WASHINGTON — The House on Thursday passed landmark legislation that would federally protect same-sex and interracial marriage rights. Passing the bill moves it to President Joe Biden, who is expected to sign it.
- What is that?: The Respect for Marriage Act, passed by the Senate last week, guarantees federal recognition of any marriage between two people if it was valid in the state where they married. It also requires states to accept the legitimacy of a valid marriage performed elsewhere, but does not require any state to issue a marriage license contrary to its own law.
- Bill passes withRepublican support: It passed the Senate 61 to 36 in November with a dozen Republicans in support. On Thursday, dozens of Republican House members voted in favor of the bill.
- Biden should sign: The Respect for Marriage Act is heading to Biden’s desk to be signed into law.
House Speaker Nancy Pelosi: ‘What a great day’
“What a beautiful day, isn’t it?” House Speaker Nancy Pelosi said at a news conference after the bill passed, calling the legislation “a glorious triumph of love and freedom.”
She said Congress had succeeded in opposing an urgent threat to the values of nations.
“Finally, we made history. But not only are we on the right side of history, we’re on the right side of the future — expanding freedom in America,” Pelosi said.
Dozens of Republicans support respect for marriage law
Dozens of Republican lawmakers voted in favor of the Respect for Marriage Act in Thursday’s vote in the House.
The bill also received bipartisan support in the Senate – receiving a dozen votes from Republicans.
Respect for Marriage Act Passes House
Lawmakers voted 258 to 169, with one voting member present, to pass the same-sex marriage bill that will federally protect same-sex and interracial marriage rights.
The legislation is now heading to President Joe Biden’s desk to be signed into law.
House Speaker Nancy Pelosi spotlights LGBTQ trailblazers
House Speaker Nancy Pelosi said she supports the Honoring Marriage Act in memory of Phyllis Lyon and Del Martin, San Francisco’s first recognized same-sex couple and civil rights pioneers.
“Today, we uphold the values held dear by the vast majority of Americans – a belief in the dignity, beauty, and divinity of each person in a constant reverence for the love so powerful that it unites two people,” he said. she declared, standing next to a large photo of Lyon and Martin.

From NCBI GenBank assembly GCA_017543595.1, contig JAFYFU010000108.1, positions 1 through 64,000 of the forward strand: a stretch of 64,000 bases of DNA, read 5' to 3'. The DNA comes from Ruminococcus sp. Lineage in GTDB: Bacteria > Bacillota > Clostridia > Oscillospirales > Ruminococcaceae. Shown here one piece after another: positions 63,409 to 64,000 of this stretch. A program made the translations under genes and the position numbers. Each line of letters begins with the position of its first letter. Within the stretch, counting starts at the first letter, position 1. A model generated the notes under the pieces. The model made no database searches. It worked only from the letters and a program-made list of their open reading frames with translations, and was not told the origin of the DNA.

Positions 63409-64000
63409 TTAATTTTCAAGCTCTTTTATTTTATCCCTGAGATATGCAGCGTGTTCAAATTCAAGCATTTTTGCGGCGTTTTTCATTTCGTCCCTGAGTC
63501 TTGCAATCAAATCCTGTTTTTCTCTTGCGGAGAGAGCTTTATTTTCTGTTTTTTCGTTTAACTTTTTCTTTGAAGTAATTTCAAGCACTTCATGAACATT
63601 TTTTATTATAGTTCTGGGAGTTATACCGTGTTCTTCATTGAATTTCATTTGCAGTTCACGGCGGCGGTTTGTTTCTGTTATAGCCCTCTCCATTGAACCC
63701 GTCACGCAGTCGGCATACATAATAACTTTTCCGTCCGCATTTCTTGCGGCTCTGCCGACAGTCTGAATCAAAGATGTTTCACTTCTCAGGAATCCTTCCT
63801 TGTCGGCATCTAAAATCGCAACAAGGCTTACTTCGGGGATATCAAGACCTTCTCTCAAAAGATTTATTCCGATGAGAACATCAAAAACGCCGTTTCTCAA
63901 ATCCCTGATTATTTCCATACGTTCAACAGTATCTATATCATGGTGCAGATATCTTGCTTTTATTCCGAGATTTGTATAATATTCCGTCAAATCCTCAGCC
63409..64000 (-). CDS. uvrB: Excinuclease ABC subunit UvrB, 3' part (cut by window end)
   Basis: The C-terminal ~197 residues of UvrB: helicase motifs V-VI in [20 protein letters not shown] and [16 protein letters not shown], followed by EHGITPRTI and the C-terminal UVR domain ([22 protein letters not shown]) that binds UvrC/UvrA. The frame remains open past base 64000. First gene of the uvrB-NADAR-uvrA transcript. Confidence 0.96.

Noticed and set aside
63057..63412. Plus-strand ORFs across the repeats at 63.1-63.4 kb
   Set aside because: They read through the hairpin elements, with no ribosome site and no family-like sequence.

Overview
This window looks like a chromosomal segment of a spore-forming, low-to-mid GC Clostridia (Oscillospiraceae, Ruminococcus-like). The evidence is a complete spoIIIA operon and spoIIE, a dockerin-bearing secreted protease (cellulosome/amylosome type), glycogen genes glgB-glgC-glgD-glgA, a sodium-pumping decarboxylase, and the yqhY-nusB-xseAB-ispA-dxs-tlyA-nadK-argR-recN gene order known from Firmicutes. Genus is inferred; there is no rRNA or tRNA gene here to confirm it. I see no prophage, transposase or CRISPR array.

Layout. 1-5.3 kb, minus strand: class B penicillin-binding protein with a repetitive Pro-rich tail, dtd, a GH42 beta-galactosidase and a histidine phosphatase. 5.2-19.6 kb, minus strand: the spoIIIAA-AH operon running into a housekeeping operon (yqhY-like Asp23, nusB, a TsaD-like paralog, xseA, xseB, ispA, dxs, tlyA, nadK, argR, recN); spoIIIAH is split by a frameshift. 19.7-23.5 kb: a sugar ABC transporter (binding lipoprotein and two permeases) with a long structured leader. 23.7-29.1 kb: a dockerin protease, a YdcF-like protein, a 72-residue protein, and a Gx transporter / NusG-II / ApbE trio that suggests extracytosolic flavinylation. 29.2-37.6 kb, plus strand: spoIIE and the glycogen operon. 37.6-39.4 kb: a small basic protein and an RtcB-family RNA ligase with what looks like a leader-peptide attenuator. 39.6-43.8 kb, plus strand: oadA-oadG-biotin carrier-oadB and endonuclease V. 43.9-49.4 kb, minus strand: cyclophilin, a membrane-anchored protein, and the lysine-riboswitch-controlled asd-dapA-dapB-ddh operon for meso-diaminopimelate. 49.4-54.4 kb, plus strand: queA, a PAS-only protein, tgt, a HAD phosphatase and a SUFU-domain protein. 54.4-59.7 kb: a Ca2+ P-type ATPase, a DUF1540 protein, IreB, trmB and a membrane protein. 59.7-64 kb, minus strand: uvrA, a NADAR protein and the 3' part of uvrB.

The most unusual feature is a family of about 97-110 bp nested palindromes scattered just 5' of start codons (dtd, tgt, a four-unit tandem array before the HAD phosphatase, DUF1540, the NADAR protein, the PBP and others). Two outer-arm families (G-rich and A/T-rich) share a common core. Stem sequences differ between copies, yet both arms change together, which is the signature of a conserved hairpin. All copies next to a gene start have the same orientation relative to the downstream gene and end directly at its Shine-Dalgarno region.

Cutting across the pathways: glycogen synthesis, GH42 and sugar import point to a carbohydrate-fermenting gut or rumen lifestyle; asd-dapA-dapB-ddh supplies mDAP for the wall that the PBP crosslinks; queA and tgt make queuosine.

Pelosi said when she was first sworn in, her first speech in the House fought discrimination against people living with HIV and AIDS.
“My last bill, as president the first time, one of the last bills I signed, was the repeal of Don’t Ask, Don’t Tell,” she said. added. “And now one of the last bills that I will sign into the registry will be this beautiful legislation, the Respect for Marriage Act, which we are passing today.
Rep. Jim Jordan: ‘No place for violence’
In response to Rep. Steny Hoyer, D-Md., referring to the shooting at a Colorado LGBTQ club last month, Rep. Jim Jordan, R-Ohio, said the Colorado shooting was “as bad as it gets.” , it was also wrong when churches and pregnancy centers in crisis were attacked after the Supreme Court overturned Roe v. Wade earlier this year.
“There is no place for violence, but let’s be clear: let’s condemn all of this,” Jordan said. Of the Supreme Court, Jordan said, “Let’s do what we can to protect her. And let’s not stay on this concerted effort to bully the court.
Representative Hakeem Jeffries: “Respect freedom and justice for all”
Rep. Hakeem Jeffries, DN.Y., the next leader of the House Democrats, referenced the Declaration of Independence, which says “all men are created equal and are entitled to life, liberty and pursuit of happiness” and said the Respect for Marriage Act brought those words to light.
Jeffries said the work on the legislation responds to the conservative and “reckless” Supreme Court majority that threatens liberty.
“Respect freedom, respect freedom and justice for all,” he said.
LGBTQ representative: “We must rise to the challenge and we will win”